Consumers would be just as willing to buy a car on their smartphone as they would buy a new bag of cat food or a pair of shoes. Whether it’s $20 or $20,000, consumers are turning increasingly to their mobile devices to complete their transactions.
Looking to avoid car salesmen at all costs? You might consider turning to your smartphone instead. At least, that appears to be the modus operandi for a surprising proportion of respondents in a recent study by Roadster, a company that specializes in — you guessed it — buying or leasing cars online.
In a poll of 1,185 consumers, Roadster found that a full third of participants said they would be just as willing to buy a car on their smartphone as they would, say, a new bag of cat food or a pair of shoes. Apparently, whether it’s $20 or $20,000, consumers are turning increasingly to their mobile devices to complete their transactions. Income did play a part in responses — those households making $150,000 or more were more open to the smartphone route than their less affluent counterparts.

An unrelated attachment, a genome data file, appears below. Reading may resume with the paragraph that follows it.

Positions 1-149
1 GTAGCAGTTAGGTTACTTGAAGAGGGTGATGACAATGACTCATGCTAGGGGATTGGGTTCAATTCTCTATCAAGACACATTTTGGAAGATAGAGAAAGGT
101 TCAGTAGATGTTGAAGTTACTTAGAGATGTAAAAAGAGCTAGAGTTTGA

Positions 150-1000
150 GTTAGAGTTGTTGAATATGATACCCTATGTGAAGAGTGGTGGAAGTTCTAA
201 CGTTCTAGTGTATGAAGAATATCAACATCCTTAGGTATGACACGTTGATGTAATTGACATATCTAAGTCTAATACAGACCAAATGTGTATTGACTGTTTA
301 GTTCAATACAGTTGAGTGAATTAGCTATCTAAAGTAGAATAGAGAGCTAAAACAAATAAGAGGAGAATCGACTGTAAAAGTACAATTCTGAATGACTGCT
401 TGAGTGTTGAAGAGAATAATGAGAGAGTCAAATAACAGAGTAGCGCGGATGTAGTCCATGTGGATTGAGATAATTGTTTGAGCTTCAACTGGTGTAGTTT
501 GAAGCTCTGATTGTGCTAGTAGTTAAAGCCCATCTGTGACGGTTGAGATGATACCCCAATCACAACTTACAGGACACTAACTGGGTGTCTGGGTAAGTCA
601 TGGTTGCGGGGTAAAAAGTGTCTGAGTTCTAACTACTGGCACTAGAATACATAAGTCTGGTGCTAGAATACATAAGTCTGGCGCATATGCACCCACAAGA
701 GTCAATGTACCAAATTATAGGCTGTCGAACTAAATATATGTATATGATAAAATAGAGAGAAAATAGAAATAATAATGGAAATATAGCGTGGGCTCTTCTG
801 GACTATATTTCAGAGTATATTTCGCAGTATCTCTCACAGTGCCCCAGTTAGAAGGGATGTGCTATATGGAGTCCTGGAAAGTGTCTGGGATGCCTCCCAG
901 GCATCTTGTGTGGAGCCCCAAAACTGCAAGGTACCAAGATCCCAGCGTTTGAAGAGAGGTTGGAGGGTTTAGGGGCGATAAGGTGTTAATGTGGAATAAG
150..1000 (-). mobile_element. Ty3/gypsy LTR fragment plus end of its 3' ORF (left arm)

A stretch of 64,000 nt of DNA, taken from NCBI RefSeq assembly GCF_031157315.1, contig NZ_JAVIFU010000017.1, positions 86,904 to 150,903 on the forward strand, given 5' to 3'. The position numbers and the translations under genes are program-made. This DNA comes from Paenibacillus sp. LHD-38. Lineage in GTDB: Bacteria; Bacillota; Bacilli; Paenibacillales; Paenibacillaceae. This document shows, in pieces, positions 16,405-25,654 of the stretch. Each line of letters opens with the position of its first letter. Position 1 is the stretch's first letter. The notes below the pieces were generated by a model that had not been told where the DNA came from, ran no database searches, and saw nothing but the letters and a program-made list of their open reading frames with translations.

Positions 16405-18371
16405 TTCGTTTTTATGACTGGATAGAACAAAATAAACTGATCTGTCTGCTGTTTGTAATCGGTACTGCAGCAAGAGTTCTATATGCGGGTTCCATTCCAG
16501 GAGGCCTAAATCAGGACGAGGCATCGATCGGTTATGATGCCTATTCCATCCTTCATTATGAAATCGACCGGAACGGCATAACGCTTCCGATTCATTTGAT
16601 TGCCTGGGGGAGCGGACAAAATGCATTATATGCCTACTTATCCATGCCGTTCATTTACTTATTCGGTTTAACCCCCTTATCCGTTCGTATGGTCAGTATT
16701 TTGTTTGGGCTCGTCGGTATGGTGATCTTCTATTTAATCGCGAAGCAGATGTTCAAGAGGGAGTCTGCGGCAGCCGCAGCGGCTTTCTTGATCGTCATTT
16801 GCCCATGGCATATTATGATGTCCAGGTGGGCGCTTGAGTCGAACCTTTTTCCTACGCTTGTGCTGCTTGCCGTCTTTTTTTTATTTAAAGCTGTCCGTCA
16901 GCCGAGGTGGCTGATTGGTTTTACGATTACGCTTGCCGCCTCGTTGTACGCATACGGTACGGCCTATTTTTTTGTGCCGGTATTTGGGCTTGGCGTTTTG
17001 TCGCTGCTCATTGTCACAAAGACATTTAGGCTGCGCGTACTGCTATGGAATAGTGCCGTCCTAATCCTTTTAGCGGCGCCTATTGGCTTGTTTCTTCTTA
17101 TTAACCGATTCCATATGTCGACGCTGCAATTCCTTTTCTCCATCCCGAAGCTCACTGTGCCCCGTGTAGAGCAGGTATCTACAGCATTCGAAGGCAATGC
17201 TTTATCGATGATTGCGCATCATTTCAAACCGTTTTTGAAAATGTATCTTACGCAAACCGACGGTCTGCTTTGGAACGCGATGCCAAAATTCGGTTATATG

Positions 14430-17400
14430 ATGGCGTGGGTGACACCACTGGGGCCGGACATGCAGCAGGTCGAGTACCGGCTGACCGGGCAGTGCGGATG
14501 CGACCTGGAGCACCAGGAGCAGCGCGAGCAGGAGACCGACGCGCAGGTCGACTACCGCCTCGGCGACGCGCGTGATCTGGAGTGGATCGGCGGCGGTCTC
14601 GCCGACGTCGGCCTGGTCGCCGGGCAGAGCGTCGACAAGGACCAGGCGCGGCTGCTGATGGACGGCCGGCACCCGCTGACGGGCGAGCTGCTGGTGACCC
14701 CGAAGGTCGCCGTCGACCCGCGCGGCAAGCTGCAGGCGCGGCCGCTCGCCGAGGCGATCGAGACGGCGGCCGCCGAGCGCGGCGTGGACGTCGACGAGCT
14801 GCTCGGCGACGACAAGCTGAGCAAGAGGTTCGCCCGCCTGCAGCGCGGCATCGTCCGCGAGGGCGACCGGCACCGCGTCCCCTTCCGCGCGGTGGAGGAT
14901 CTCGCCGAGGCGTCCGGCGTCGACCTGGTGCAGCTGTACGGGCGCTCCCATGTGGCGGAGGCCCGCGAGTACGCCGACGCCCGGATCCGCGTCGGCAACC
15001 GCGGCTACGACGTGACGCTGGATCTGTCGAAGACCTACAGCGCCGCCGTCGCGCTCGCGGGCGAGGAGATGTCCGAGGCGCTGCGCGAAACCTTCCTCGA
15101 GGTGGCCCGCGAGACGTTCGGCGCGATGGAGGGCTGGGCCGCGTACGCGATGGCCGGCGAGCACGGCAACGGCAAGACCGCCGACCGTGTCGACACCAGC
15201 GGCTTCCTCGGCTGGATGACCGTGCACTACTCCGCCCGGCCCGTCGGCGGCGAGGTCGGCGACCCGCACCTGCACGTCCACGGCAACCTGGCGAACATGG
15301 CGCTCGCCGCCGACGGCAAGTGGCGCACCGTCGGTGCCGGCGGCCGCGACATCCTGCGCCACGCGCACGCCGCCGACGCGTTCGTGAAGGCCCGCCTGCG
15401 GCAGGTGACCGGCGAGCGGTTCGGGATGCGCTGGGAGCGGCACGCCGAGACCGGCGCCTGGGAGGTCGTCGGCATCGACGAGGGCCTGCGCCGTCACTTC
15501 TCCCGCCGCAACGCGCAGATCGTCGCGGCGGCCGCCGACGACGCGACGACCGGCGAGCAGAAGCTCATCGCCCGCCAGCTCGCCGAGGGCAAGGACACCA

The reason behind this willingness, the study suggests, comes from our general distaste of haggling over prices at dealerships, and the belief that buying online is almost always cheaper than buying in person.
In fact, 43 percent of respondents believed they’d save $2,000 or more by making a digital purchase, and 31 percent noted that they’d save up to four hours of their valuable time by avoiding an in-person deal.
That said, one thing you can’t do via your smartphone or the web is test drive a car. And that’s still important to buyers, with 86 percent of respondents noting that they’d want to take a potential new vehicle out for a spin before making a commitment.
“It is clear from our survey that consumers are open to new ways of shopping for big ticket items,” said Roadster CEO Andy Moss. “We have incorporated some of the most cutting edge e-commerce technology into car shopping to make car buying as easy as buying anything else online.”